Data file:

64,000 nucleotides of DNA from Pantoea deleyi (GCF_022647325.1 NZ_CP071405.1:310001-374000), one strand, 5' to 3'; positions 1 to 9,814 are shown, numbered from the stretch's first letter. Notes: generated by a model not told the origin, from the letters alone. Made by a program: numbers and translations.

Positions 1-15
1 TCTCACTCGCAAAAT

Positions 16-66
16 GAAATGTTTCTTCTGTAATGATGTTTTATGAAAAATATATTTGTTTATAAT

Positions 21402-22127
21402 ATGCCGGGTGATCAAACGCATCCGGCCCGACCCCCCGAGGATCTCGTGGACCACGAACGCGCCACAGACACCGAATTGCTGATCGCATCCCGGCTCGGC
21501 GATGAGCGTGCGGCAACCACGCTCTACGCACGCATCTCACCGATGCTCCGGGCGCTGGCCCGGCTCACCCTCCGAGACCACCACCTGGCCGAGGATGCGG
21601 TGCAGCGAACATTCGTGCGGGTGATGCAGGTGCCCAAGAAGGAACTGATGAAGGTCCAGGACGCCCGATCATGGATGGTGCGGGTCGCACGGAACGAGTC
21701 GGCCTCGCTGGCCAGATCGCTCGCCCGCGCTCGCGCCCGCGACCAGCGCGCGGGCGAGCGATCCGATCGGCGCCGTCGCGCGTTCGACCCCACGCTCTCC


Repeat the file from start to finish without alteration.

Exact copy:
64,000 nucleotides of DNA from Pantoea deleyi (GCF_022647325.1 NZ_CP071405.1:310001-374000), one strand, 5' to 3'; positions 1 to 9,814 are shown, numbered from the stretch's first letter. Notes: generated by a model not told the origin, from the letters alone. Made by a program: numbers and translations.

Positions 1-15
1 TCTCACTCGCAAAAT

Positions 16-66
16 GAAATGTTTCTTCTGTAATGATGTTTTATGAAAAATATATTTGTTTATAAT

Positions 21402-22127
21402 ATGCCGGGTGATCAAACGCATCCGGCCCGACCCCCCGAGGATCTCGTGGACCACGAACGCGCCACAGACACCGAATTGCTGATCGCATCCCGGCTCGGC
21501 GATGAGCGTGCGGCAACCACGCTCTACGCACGCATCTCACCGATGCTCCGGGCGCTGGCCCGGCTCACCCTCCGAGACCACCACCTGGCCGAGGATGCGG
21601 TGCAGCGAACATTCGTGCGGGTGATGCAGGTGCCCAAGAAGGAACTGATGAAGGTCCAGGACGCCCGATCATGGATGGTGCGGGTCGCACGGAACGAGTC
21701 GGCCTCGCTGGCCAGATCGCTCGCCCGCGCTCGCGCCCGCGACCAGCGCGCGGGCGAGCGATCCGATCGGCGCCGTCGCGCGTTCGACCCCACGCTCTCC